As a developmental disorder, autism spectrum disorder (ASD) implies a systemic, multidimensional, and interrelated set of symptoms that continuously affect patients throughout their lives. As a result, many patients with ASD require ongoing medical support. However, even strict adherence to conventional treatments often fails to produce complete and durable relief, particularly when it comes to the social withdrawal, deficiencies of communication, and impairment of executive functions that serve as features of ASD. While pharmaceutical and behavioral interventions may reduce the severity of these symptoms, most patients will continue to struggle with them to some degree. This has left many patients and caregivers searching for alternative treatments which might provide the much-needed alleviation of complex symptomatologies.
Unfortunately, many alternative treatments claiming to address ASD symptoms are not supported by scientific evidence, and some—like chelation therapy or hyperbaric therapy—can even cause harm. But there are promising alternative treatments for patients with autism. While some of the most compelling therapeutic agents are still investigational, early evidence suggests that they could provide meaningful benefits for patients who have not responded to conventional therapies. Here, we take a closer look at three alternative treatments for autism spectrum disorder and examine their potential: glutathione, secretin, and immunoglobulin.
GlutathioneGlutathione (GSH) is a powerful antioxidant produced by human cells and an investigation-stage therapeutic for ASD. Glutathione’s potential to treat ASD lies in its ability to mitigate the oxidative stress caused by free radicals. On a molecular level, the glutathione present in cells has two states: oxidized, and reduced. Reduced glutathione (GSSG) attracts free radicals and reacts with them, preventing them from harming cells. After the reduced glutathione has reacted with as many free radicals as it can, it transitions to the oxidized state, and cells can safely decompose the free radicals and recycle the glutathione molecule. After recycling, the glutathione molecule becomes reduced and can return to capture more free radicals.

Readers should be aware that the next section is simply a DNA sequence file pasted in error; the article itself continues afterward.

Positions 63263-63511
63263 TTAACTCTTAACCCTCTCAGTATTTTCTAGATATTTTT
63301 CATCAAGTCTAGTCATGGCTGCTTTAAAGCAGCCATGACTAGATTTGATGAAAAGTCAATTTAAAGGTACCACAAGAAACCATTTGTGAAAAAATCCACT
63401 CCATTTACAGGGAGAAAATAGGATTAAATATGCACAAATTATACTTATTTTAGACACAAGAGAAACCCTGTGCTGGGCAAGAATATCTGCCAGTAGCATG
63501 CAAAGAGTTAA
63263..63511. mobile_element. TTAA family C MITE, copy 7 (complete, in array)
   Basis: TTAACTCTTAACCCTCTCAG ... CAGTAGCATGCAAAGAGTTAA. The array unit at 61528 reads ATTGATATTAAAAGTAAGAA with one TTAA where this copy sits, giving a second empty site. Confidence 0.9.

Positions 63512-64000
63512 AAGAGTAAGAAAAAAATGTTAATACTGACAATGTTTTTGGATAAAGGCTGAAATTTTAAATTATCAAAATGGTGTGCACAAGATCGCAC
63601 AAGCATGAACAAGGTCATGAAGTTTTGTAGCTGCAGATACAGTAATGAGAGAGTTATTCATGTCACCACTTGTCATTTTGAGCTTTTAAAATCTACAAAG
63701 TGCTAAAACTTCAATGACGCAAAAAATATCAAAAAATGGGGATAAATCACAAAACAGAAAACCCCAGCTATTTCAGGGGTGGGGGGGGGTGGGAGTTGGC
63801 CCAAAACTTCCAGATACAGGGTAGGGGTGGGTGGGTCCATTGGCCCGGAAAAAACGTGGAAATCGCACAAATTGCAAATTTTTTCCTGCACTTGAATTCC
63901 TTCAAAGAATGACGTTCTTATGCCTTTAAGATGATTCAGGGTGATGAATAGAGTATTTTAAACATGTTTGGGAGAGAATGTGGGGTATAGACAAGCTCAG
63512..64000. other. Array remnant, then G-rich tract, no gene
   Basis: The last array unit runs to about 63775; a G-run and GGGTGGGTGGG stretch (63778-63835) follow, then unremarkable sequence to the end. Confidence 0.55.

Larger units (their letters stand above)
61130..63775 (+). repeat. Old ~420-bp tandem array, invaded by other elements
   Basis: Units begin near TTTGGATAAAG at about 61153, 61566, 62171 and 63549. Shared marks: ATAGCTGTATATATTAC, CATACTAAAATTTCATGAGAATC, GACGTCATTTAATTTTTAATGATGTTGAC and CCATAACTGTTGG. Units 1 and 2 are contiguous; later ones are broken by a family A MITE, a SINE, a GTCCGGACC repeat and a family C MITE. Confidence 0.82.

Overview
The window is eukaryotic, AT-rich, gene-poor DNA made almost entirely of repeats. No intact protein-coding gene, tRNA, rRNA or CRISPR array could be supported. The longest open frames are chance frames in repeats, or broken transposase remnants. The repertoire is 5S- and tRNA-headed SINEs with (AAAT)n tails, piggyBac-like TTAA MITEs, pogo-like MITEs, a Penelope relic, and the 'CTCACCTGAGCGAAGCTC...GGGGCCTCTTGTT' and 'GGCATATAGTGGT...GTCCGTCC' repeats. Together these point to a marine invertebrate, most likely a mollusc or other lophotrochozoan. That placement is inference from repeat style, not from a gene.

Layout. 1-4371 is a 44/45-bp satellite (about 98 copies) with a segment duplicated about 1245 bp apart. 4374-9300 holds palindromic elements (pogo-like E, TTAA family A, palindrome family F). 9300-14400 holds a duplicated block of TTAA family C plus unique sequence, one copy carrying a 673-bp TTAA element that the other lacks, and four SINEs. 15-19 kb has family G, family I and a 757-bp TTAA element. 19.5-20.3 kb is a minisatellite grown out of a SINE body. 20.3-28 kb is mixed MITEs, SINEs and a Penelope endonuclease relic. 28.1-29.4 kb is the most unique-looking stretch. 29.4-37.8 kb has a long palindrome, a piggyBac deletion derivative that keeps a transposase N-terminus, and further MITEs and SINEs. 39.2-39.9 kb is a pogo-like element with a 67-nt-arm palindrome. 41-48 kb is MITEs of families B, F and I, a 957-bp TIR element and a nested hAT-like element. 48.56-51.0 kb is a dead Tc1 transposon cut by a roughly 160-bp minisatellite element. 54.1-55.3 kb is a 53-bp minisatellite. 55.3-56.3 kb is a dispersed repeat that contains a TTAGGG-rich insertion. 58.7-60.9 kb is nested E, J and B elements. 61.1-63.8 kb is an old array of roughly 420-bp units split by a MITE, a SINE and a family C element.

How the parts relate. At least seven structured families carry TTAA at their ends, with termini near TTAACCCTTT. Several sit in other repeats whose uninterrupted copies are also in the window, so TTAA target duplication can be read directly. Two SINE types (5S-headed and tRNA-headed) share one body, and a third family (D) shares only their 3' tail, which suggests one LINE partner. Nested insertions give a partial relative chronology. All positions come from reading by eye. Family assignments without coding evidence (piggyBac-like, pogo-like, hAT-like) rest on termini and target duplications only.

Using glutathione to treat autism is an exciting therapeutic approach, as studies consistently show that patients with autism exhibit high levels of oxidative stress. That stress is likely a significant cause of inflammation in ASD, especially in the context of the brain, and the cellular damage caused by oxidative stress may contribute to ASD symptoms. This may in part be attributable to the fact that production of glutathione is typically either impaired or otherwise inefficient in patients with ASD. Indeed, a study published in 2012 found that glutathione levels in the cerebellum of patients with ASD were 44.6% lower than in healthy controls.
Researchers strongly suspect that lower levels of glutathione are correlated to higher levels of inflammation and neuronal dysfunction. In samples of brain matter taken from deceased patients, for example, patients with ASD exhibited 72% higher concentrations of biomarker molecules which signify oxidative-stress-based DNA damage. Bolstering glutathione levels via supplementation could be a viable way of supporting the body’s ability to fight oxidative stress and reduce the risk of damage to critical brain tissues. As a result, patients may experience fewer neurological and behavioral symptoms such as executive dysfunction, emotional dysregulation, and social withdrawal. Though no clinical trials investigating glutathione as a treatment for ASD have been completed thus far, fresh research clarifying the link between inflammation and ASD symptoms will continue to spur the development of glutathione supplementation as a prospective therapy.